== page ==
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Discussion Starter · #1 ·
A few weeks ago I was almost home after an hour drive when the vehicle began to stumble and miss before settling into Limp Mode, with reduce power/RPM/speed. Luckily I was 2 minutes from home so I indeed limped home. Checked codes and got Random Misfire P0300 along with a few other cylinder misfires. More importantly I checked the oil and it was about 1.5 quarts low (0.5 qt. below the crosshatches). I discovered later about the faulty PCV system and sure enough the rubber air intake snorkel was full of oil and the throttle body was coated in black deposits. After reading about this issue I enlarged the holes on the rear PCV "valve" and cleaned the throttle body/air intake. Also spray cleaned the MAF sensor just in case. Also made mental note to check oil weekly . . .

Also discovered the #1 coil was partially melted and had a crack on top. Not sure if this was caused by the low oil or if was faulty to begin with. Replaced this coil and all spark plugs, and still had codes P0300, 0301, 0303, and 0305. Later I learned about camshaft solenoids possibly becoming restricted with sludgy oil so I pulled all 4 and cleaned.

After this latest fix I now have pending codes 0303 and 0102 (MAF sensor). I have swapped coils and the misfires have only been limited to the rear bank of cylinders (1-3-5). My biggest fear was the low oil level causing timing chain issues. However I don't have any of the other codes that I've read will accompany a timing chain issue. I also pulled the rear valve cover and rotated the crankshaft to get a peek at that timing chain and it appeared fine. Can't see lower chain or front bank. With the intake manifold removed I did see plenty of black deposits on the valves. Need help and ideas to try to pinpoint this problem. Obviously the vehicle is preventing me from normal driving use and causing further damage. I'm trying to decide between Timing Chain, excessive deposits on rear valves, or maybe the recent MAF code 0102? Thanks
 

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Aftermarket coil? If so they can be bad out of the box. Try cleaning the MAF with its dedicated cleaner before replacing it. It's probably oil fouled.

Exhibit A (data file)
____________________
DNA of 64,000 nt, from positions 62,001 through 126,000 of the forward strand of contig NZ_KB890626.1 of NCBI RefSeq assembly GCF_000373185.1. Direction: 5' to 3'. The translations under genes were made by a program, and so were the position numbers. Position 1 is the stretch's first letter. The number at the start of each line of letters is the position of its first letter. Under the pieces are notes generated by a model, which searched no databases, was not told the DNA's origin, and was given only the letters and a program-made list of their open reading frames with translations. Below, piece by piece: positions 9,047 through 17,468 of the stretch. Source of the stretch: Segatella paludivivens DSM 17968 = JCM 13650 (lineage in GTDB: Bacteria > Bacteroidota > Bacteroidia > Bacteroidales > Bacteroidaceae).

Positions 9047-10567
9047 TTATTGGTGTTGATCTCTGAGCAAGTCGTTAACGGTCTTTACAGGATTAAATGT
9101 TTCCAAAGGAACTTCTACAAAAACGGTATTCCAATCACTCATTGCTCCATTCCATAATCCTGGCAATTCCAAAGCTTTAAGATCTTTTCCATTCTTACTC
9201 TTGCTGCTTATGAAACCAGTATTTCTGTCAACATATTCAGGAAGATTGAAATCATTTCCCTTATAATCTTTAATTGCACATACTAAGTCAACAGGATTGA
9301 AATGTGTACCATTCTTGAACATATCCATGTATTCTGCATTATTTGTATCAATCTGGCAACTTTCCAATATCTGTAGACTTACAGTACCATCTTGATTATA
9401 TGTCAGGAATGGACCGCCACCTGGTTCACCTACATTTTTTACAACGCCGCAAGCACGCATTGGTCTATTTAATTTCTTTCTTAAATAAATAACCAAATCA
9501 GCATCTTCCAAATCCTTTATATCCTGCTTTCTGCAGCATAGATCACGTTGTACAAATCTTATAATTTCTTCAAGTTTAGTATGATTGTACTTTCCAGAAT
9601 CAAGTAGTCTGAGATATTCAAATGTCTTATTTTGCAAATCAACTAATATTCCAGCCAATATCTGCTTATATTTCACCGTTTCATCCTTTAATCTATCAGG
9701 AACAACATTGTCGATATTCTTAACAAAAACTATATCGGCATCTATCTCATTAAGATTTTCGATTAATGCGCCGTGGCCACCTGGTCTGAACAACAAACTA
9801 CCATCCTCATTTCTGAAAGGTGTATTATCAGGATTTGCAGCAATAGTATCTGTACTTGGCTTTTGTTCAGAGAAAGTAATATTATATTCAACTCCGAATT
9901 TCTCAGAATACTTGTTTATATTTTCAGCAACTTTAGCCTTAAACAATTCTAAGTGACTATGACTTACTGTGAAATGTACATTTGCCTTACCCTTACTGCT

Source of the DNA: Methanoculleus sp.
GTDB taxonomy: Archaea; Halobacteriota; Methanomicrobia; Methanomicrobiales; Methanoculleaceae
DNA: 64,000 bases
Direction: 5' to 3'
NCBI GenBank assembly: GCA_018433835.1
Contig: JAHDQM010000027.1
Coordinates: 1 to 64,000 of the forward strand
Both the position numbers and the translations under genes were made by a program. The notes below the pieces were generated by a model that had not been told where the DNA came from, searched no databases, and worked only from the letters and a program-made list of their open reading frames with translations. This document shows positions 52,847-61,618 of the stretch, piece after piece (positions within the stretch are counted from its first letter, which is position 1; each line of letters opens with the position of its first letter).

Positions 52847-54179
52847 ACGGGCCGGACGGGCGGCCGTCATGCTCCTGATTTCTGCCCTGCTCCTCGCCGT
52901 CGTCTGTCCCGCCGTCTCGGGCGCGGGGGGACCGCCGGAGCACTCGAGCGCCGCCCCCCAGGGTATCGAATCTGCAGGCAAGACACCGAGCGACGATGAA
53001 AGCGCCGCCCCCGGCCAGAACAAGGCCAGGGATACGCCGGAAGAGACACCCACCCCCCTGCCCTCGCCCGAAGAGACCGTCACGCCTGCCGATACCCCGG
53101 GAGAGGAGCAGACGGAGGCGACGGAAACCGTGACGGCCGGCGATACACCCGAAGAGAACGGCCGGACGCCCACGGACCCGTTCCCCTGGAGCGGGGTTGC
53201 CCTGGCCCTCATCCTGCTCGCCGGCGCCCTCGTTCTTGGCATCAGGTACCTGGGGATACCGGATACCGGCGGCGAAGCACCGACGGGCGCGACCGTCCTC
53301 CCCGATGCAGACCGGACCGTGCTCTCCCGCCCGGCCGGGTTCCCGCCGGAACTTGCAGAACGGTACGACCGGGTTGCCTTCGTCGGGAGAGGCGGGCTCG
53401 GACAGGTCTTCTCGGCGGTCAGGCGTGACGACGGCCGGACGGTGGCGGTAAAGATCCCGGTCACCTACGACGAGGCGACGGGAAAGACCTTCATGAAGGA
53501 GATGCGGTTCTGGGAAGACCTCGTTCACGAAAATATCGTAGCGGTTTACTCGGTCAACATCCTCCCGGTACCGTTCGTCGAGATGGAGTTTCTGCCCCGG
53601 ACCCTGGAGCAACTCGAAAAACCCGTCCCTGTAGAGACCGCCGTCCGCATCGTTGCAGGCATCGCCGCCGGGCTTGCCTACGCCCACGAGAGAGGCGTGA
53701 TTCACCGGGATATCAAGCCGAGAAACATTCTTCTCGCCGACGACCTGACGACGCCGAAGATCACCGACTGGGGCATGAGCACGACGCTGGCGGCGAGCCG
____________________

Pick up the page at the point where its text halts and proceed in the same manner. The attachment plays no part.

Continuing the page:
|What are the Possible Causes of the P0102 CHEVROLET Code?
  • Dirty Air Filter
  • Dirty Mass Air Flow (MAF) Sensor
  • Intake air leaks
  • Faulty Mass Air Flow Sensor
  • Mass Air Flow Sensor harness is open or shorted
  • Mass Air Flow Sensor circuit poor electrical connection
 

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Discussion Starter · #3 ·
I did clean the MAF in the early stages of this problem. Wondering if there's an air leak somewhere. I have re-used the intake manifold gasket after removal several times. Maybe a new one would help. Still wondering about the Limp Mode, seems like a severe reaction for something like a bad MAF sensor . . .
 

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1st thing that comes to mind is excessive carbon buildup. It can also build up on the lip of the valves. Sticky valves I think they call it.
But this also causes misfires and.....and when folks do a compression test, the mechanics say time for new engine as the 1 or more cylinders are showing low compression.
There was a member couple years ago who was having issues, misfires and everything and his mechanic said that he needed a new engine or a junkyard engine and he'd gladly pop it in for $4,000 or some crazy amount. bunch of us told him nothing to lose.... to first try running CRC intake valve cleaner and or Techron, which he did . Fixed his issue. he came back more than a year later and updated the post saying that he ran the cleaners and the vehicle had been running great over a year...
 

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Discussion Starter · #7 ·
Yes I did use the specific MAF cleaner. Also forgot to mention I did a compression test back at the beginning and all cylinders were 180-185, which seemed a little high. I'll definitely try the Techron and CRC cleaner first.
 

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Some people say no to crc.
Or any cleaner that cleans by that method. They say carbon breaks off and may scratch cylinder walls as it tumbles in there. Leading to oil burning.